Healthy Back Tips

September 2006

Sit To Stand

Sitting to standing: Sit to stand transitions often aggravate many types of back conditions. The possible reasons for low back pain during sit to stand transitions may relate to: 1 – increased disc pressure after sustained sitting (especially in a rounded or slumped posture), 2 – an increase in facet joint compression when attaining an erect posture and/or 3 – increased activity of the paraspinal muscles without sufficient assistance from abdominals or proper utilization of the legs. The following recommendations are suggested to reduce discomfort during sit to stand transfers:

1) Scoot to the edge of the chair. (See Figure A below.)
2) Place both feet firmly on the ground at least hip width apart. Stagger your feet (with the stronger leg in back) to provide increased stability and balance.
3) Pre-set your abdominal muscles (draw in belly button).
4) Hip hinge forward ("nose over toes") while maintaining your spine in neutral and bending from your hips rather than your back. You will feel a weight shift from your sit bones to your feet. (See Figure B below.)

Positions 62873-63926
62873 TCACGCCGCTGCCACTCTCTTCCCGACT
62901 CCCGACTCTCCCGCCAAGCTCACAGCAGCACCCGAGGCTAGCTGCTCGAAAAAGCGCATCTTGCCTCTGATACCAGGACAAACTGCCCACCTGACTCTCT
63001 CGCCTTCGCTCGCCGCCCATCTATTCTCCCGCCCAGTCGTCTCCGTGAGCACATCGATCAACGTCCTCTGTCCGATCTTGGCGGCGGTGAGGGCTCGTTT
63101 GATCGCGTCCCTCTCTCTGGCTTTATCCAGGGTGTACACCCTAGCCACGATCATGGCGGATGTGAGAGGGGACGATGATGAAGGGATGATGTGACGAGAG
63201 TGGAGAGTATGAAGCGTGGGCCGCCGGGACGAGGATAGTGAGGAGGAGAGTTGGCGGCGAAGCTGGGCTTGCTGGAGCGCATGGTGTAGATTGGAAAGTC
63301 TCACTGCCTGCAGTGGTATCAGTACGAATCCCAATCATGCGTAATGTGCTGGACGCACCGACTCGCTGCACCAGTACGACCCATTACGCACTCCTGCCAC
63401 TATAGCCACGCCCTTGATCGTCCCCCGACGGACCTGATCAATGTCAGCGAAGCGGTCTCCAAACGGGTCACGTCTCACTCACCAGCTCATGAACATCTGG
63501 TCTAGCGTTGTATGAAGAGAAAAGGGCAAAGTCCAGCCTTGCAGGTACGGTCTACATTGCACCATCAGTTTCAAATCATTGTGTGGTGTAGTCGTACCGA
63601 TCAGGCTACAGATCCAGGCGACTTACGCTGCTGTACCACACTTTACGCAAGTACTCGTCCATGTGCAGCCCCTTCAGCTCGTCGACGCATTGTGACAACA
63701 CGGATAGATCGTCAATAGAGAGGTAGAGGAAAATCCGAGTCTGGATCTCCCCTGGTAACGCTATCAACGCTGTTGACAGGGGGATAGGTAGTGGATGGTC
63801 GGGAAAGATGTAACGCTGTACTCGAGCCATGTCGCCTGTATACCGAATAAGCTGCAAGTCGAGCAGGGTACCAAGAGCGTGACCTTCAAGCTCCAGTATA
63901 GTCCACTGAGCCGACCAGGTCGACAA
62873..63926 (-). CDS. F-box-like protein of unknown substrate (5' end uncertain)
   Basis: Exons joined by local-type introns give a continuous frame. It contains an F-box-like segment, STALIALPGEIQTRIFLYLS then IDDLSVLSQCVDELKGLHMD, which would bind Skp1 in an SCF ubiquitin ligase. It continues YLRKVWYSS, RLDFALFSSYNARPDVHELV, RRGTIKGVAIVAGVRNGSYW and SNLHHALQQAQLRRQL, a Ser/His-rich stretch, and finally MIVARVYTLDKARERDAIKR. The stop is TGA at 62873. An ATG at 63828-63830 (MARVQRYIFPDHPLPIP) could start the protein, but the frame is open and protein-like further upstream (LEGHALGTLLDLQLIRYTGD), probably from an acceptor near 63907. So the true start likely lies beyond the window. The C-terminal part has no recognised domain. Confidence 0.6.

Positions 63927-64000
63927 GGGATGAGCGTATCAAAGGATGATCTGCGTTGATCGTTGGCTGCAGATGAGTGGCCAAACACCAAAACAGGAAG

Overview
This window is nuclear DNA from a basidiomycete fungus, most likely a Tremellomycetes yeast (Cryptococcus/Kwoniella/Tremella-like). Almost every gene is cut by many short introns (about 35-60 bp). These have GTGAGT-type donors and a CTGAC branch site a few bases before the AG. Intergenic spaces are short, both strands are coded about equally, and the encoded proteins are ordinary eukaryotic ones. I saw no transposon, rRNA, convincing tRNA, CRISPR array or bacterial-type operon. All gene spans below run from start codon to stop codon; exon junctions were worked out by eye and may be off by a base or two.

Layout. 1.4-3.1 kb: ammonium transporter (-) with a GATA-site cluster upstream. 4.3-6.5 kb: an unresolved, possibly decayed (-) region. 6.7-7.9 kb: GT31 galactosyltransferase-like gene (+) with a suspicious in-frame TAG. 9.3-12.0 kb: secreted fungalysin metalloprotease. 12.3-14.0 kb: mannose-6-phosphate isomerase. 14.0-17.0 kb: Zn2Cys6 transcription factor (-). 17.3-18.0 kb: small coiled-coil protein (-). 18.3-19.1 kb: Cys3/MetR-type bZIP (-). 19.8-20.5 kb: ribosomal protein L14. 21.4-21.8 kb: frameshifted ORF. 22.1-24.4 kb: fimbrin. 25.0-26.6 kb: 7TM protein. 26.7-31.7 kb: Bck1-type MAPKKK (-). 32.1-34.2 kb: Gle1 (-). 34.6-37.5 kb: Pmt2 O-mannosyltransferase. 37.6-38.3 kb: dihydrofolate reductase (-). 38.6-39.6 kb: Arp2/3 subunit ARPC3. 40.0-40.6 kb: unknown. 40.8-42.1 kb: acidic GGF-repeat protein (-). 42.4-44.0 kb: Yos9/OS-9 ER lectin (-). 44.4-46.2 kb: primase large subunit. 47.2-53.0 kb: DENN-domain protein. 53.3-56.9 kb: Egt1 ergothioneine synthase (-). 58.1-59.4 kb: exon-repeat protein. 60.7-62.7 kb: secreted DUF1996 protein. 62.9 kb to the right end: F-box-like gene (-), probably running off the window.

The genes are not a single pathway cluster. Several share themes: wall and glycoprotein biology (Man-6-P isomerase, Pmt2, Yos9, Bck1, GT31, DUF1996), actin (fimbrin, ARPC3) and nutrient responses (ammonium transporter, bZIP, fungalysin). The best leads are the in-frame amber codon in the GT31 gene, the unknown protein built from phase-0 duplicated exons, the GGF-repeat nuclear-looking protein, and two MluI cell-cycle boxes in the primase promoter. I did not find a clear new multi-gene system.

5) Drive through your legs and push down on the armrests to bring yourself to a standing position.(See Figure C below.)

Car transfers: Getting in and out of a car is also a sit to stand transition with the additional component of twisting. To reduce the amount of twist in your back, pre-set your abdominal muscles then place your feet one at a time onto the ground to get out of the car. Your hips and shoulders should turn together as you do this. Then follow the instructions as above for sit to stand. The same goes for getting into your car – sit down first then walk your feet into the car one at a time.

Figure A: Steps 1 – 3 noted above

Figure B: Step 4 noted above

Figure C: Step 5 noted above

For more information specific to your condition or gardening situation, contact the Atlanta Back Clinic, or call us at 770-491-6004 to set up an appointment with a physical therapist.